Read e-book online A Theory of Contract Law: Empirical Insights and Moral PDF
By Peter A. Alces
Some time past few a long time, students have provided confident, normative, and so much lately, interpretive theories of agreement legislation. those theories have proceeded basically (indeed, inevitably) from deontological and consequentialist premises. In A thought of agreement legislations: Empirical Insights and Moral Psychology, Professor Peter A. Alces confronts the prime interpretive theories of agreement and demonstrates their doctrinal mess ups. Professor Alces offers the best canonical instances that tell the extant theories of agreement legislations in either their ancient and transactional contexts and argues that ethical psychology presents a greater cause of the agreement doctrine than do replacement accomplished interpretive approaches.
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Extra resources for A Theory of Contract Law: Empirical Insights and Moral Psychology
What matters most for present purposes, though, is the Second Restatement’s conclusion that contract is premised on the manifestation of mutual assent rather than actual assent, whether manifested or not. Now, that formulation is quite sensible. Insofar as consensual obligation is bilateral, the requisite consent is necessarily a function of objective manifestations of assent. 8 Still, though, the focus on manifestation, as opposed to an authentic “meeting of the minds,” matters insofar as it intimates an objective theory potentially at odds with autonomy conceptions.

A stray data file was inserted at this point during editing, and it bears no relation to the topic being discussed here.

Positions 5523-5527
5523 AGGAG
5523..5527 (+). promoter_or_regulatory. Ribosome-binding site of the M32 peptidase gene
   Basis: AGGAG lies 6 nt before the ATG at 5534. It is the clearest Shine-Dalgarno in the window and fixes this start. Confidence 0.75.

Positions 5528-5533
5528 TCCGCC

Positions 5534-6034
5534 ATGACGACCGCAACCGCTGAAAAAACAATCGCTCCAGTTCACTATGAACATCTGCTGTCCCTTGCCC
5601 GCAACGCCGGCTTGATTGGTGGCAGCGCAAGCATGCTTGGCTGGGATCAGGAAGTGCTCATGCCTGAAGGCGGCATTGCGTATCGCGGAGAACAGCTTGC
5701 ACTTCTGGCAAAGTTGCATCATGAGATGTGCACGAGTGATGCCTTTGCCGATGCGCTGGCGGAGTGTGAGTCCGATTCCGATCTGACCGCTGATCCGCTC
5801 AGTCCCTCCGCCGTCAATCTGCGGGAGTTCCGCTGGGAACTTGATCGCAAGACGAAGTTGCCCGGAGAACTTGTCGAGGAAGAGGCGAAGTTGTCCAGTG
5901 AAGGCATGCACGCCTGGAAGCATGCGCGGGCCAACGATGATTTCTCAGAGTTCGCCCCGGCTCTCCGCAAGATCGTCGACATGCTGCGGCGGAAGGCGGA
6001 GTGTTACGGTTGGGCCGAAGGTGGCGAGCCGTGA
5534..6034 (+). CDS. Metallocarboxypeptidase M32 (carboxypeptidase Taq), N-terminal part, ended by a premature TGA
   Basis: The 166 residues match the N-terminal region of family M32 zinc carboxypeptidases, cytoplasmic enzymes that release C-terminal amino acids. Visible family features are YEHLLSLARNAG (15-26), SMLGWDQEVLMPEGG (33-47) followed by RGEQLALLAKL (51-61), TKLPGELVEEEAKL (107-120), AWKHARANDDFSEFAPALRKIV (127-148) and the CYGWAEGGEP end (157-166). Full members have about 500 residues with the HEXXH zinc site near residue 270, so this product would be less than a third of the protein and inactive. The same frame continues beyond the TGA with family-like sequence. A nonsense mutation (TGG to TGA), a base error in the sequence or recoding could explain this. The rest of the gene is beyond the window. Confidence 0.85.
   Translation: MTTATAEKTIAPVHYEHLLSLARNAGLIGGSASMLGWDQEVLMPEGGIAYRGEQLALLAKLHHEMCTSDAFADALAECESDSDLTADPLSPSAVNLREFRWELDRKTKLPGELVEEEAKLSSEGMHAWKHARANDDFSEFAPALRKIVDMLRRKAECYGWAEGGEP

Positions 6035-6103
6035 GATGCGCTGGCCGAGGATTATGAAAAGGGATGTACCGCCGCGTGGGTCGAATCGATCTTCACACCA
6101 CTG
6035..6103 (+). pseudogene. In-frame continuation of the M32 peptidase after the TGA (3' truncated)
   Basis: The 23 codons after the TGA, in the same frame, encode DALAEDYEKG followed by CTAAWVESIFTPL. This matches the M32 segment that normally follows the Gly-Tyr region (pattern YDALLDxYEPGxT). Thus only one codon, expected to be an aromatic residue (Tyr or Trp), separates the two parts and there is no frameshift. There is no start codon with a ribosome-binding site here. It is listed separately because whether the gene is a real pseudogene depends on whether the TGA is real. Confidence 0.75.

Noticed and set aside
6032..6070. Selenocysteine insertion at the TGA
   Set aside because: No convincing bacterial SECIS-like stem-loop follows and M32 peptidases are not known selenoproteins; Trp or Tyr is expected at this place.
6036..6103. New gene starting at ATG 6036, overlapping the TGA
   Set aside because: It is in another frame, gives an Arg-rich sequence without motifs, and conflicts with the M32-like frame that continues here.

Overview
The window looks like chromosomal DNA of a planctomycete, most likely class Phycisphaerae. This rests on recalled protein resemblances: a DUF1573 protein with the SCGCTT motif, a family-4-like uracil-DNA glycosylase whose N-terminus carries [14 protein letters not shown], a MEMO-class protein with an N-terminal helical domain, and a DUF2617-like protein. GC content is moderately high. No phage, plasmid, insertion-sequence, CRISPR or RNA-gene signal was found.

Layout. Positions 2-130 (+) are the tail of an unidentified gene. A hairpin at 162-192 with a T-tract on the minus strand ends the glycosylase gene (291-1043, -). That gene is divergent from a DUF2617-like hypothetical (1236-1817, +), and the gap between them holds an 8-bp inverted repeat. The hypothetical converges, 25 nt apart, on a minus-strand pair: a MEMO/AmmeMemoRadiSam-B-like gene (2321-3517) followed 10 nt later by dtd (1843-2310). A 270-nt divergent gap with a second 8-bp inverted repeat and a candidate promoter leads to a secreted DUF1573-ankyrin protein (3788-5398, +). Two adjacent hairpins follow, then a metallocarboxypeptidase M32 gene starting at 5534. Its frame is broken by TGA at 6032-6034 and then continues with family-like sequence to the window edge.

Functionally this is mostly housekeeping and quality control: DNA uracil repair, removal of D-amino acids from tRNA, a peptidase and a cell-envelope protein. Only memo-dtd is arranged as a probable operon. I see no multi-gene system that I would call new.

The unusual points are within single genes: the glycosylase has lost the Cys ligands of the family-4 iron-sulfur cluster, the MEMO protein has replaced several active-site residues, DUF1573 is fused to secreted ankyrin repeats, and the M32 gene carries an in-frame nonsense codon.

They are the cases from which we could build a contract law recognizable as the contract law we have today. ” I. The Three Phases of Contract Doctrine The rules of contract could be divided into several different groupings to focus on different aspects of the contract law and to distinguish the parts of the law in terms of their operative characteristics. But for present purposes, for the sake of ease and accessibility of presentation, the contract doctrine is divided into three parts: Formation, Performance, and Enforcement.
Today, in the United States, the case would be decided under Article 2 of the Uniform Commercial Code (UCC or the Code), and Section 2-316(3)(b) would be apposite. That section provides that if a buyer, such as the trainer in Smith v. Hughes, examines a sample of the goods as the trainer had done, “there is no implied warranty 27 Id. at 609 (citing Raffles v. Wichelhaus, (1864) 159 Eng. Rep. )). Id. 29 Id. 30 Id. at 610 (citing William Paley, Moral and Political Philosophy, Book III, ch. 5 (1824)).
A Theory of Contract Law: Empirical Insights and Moral Psychology by Peter A. Alces